This richly illustrated book focuses on the development of behaviour in several species of hand-raised wolves, coyotes, jackals, red, grey and Arctic foxes and domesticated dogs. To his own comparative and developmental studies, the author adds the findings of colleagues who, working in various parts of the world, have provided valuable insights into the ecology of canines in their natural habitats. Discussing differences in social organization-from the solitary habits of the fox to the gregariousness of wolves-the book shows how the life-style of each species is perfectly 'tuned' to its environment. Each has evolved very subtle communication signals and these are analysed, together with information on the control of aggression, parent-infant interaction, socialization, prey-killing and hunting behaviour. Comparisons are made with the behaviour and development of the domesticated dog, and the possible effects of domestication are discussed. Dr Fox, a veterinary surgeon and Associate Professor of Psychology at Washington University, is an eminent authority in this field. His book will provide an incomparable source of reference on the current state of research for dog breeders, veterinary surgeons, naturalists and students of ethology, zoology, comparative and developmental psychology. It will also be of great interest to the non-specialist, providing a closer understanding of the behaviour of the favourite of all domestic animals as well as its wild counterpart. 0572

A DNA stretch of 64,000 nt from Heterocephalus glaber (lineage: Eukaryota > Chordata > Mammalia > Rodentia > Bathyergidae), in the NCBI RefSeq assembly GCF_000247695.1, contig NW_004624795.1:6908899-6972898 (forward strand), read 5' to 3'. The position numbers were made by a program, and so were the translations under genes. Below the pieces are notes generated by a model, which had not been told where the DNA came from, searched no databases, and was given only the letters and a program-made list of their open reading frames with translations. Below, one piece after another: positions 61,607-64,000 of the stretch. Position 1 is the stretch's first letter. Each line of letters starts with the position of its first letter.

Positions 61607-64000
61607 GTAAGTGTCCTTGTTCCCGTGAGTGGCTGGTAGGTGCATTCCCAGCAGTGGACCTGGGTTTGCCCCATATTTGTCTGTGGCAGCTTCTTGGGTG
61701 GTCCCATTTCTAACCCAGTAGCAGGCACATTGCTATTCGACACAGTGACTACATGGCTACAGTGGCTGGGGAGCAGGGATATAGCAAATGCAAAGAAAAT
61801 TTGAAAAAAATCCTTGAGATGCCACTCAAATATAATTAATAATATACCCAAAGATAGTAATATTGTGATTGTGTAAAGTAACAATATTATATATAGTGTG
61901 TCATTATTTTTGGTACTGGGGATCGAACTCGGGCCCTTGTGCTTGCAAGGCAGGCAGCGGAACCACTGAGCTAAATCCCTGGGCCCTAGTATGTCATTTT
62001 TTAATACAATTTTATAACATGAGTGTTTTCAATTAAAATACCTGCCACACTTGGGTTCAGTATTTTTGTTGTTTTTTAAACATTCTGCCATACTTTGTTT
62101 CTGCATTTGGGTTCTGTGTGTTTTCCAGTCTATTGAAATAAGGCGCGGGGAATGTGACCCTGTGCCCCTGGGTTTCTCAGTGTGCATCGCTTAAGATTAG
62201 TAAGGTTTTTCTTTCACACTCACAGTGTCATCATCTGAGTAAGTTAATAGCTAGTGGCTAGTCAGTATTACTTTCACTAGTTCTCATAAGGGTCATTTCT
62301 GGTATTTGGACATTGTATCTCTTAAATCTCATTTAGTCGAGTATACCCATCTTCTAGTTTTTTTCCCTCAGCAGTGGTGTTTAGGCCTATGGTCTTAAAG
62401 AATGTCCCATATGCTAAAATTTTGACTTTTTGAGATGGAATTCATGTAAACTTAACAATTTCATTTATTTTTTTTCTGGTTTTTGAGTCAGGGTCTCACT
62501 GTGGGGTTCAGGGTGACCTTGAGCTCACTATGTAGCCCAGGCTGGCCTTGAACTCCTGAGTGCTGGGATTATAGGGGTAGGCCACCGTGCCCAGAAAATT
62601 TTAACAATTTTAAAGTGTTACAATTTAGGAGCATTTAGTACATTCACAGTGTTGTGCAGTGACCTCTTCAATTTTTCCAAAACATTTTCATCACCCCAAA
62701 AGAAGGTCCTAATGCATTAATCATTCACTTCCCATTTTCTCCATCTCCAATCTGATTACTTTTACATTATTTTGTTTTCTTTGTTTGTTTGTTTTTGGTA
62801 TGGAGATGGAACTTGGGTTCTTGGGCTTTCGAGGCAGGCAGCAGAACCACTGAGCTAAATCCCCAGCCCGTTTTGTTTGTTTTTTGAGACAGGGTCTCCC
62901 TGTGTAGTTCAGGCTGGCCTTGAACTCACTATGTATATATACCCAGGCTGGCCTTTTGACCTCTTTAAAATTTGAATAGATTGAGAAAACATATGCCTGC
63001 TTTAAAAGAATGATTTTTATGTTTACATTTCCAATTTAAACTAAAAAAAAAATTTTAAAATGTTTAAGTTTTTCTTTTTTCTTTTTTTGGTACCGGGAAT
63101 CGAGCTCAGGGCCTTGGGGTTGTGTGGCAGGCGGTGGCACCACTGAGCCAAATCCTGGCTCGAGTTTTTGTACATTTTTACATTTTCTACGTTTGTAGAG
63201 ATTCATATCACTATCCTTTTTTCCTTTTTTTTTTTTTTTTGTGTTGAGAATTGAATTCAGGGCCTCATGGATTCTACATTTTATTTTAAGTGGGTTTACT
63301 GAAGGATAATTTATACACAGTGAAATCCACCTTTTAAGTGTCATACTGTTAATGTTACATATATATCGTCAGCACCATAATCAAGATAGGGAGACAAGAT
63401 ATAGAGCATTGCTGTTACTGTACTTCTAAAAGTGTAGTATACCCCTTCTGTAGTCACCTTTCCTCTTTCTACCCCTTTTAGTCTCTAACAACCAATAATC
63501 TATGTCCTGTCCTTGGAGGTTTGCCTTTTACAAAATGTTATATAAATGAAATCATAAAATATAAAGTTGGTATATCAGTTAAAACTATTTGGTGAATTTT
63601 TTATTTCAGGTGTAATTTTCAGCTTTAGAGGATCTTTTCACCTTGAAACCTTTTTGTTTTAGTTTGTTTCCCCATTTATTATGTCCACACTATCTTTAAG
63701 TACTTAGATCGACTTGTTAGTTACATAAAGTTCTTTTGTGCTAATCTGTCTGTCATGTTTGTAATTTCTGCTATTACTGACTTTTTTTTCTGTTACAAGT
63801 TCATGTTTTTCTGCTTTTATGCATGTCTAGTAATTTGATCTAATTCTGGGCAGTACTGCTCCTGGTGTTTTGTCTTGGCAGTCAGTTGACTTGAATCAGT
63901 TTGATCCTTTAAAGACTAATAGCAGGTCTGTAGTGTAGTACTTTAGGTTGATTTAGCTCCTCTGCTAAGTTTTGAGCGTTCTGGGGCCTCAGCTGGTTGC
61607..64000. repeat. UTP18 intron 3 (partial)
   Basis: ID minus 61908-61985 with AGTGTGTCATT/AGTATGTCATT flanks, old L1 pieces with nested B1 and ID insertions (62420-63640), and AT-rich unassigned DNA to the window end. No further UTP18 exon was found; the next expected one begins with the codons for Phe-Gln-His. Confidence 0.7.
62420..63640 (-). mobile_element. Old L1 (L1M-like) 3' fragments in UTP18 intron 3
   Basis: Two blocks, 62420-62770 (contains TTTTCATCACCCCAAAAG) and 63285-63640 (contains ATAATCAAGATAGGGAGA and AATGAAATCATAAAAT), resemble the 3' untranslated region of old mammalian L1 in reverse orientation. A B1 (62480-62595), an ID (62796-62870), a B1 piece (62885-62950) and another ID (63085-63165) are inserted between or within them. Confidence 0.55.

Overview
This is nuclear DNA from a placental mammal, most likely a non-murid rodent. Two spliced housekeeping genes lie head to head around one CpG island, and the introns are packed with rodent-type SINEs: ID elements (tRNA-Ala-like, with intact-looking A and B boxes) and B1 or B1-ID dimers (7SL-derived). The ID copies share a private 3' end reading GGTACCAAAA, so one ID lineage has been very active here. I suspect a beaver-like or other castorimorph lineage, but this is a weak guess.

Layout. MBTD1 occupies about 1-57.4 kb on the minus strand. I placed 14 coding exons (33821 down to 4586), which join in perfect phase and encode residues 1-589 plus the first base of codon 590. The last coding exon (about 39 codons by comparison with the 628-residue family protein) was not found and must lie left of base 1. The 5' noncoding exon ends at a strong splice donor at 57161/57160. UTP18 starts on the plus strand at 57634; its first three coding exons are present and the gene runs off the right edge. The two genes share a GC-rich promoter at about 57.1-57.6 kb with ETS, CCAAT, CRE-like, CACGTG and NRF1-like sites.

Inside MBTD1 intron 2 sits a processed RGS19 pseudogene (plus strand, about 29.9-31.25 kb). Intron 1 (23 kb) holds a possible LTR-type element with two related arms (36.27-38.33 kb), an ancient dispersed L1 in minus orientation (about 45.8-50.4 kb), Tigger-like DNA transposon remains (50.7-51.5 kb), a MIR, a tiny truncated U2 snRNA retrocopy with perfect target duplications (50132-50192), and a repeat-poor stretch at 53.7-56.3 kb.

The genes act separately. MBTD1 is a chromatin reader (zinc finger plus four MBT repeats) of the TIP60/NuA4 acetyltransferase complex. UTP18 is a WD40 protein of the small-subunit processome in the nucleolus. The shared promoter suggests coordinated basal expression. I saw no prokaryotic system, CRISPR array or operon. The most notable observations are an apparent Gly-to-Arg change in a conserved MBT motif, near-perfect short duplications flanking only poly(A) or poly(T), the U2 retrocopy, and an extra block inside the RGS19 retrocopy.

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Book Description Harper & Row, 1972. Hardcover. Book Condition: New. Bookseller Inventory # P110060113219
Book Description Harper & Row, 1972. Hardcover. Book Condition: New. Bookseller Inventory # DADAX0060113219